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"I've always been misrepresented," Tim Burton says. "I could dress in a clown costume and laugh with the happy people, but they'd still say I'm a dark personality."

When you consider that the most famous laughter in a Burton film came from the deranged clown-like Joker in Batman, and that the happiest characters may have been the band of misfits who comprised the repertory company in the films of Ed Wood, the world's worst director, it's fair to suggest that Burton hasn't really been misrepresented. Even his sunniest films have a dark undercurrent, but his darkest films have their share of light. After all, the homicidal barber of his most recent film, Sweeney Todd, always has a song on his lips. Burton's cinematic universe is populated by misfits, both loveable and loathsome, and it's not surprising that he was something of a misfit himself, a creative kid in a stifling environment who saw that the world wasn't always what it seemed on the surface.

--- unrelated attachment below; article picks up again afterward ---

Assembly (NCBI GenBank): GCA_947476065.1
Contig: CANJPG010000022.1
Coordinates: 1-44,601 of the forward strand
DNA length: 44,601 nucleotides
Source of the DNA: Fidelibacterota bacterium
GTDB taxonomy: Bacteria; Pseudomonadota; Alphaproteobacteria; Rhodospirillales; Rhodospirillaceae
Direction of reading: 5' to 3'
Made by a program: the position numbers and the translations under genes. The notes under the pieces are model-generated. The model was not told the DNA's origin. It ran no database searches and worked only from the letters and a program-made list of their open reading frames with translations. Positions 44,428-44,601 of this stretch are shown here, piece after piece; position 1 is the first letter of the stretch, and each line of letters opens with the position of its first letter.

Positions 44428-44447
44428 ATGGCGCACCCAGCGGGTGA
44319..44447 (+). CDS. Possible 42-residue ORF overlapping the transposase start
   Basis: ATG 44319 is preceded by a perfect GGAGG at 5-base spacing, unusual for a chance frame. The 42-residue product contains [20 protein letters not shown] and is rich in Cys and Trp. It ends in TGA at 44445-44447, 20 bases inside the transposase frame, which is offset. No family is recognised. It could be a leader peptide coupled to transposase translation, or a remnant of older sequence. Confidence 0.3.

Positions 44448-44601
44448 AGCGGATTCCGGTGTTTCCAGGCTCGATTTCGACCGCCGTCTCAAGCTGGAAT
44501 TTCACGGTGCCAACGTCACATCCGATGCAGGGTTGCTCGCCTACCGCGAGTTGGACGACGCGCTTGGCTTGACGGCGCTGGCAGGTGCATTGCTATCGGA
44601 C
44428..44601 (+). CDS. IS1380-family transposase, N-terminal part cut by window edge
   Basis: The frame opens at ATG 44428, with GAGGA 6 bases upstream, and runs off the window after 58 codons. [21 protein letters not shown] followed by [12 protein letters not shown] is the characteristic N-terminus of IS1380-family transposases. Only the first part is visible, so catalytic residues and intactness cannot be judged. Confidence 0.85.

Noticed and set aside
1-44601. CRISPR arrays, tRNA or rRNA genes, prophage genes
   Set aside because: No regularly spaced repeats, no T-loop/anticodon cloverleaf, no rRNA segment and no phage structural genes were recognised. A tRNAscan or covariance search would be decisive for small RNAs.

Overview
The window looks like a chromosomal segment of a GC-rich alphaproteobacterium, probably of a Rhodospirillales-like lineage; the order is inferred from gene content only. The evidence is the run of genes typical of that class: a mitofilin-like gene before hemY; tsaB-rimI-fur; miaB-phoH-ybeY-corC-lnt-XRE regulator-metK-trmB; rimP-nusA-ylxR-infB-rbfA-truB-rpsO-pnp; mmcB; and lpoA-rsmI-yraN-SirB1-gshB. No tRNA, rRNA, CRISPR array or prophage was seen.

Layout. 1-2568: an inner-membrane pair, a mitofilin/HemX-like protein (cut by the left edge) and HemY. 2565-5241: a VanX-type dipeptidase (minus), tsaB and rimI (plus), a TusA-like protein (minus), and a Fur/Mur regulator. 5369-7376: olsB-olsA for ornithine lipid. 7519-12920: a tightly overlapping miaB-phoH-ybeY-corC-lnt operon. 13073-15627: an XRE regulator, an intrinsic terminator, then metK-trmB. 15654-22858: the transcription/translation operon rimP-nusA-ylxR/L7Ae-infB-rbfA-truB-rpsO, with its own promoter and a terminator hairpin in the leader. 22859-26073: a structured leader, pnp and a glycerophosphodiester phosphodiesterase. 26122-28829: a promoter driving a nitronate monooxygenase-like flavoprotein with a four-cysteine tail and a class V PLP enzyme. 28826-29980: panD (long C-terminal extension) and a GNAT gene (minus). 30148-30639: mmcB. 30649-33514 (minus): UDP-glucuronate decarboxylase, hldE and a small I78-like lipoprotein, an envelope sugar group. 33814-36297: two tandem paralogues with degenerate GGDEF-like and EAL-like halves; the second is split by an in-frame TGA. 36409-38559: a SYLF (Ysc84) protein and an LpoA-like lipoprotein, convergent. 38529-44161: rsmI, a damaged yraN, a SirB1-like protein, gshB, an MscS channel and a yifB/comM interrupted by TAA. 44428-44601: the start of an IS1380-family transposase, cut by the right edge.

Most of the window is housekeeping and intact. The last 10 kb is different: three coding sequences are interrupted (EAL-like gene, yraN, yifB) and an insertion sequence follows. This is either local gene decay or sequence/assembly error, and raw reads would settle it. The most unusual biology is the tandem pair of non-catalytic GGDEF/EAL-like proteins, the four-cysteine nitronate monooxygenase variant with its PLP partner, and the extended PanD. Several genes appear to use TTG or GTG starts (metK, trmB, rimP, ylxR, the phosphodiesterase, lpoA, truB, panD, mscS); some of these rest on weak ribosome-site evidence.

"I think the atmosphere that I grew up in, yes, there was a subtext of normalcy," he said. "I remember being forced to go to Sunday school for a number of years, even though my parents were not religious. It was just the framework. There was no passion for it. No passion for anything. Just a quiet, kind of semi-oppressive, blank palette that you're living in."

Born August 25, 1958 in Burbank, California, Timothy William Burton did have a passion. He loved to draw and also liked the movies, particularly those that starred Vincent Price. His interest in making films himself started in school when he made a super-8mm movie about magician Harry Houdini rather than write a 20-page report as required.

"I mean, this is kid stuff, but it impressed the teacher, and I got an A," he remembered. "And that was my turning point, when I said, ‘Yeah, I wouldn't mind being a filmmaker.'"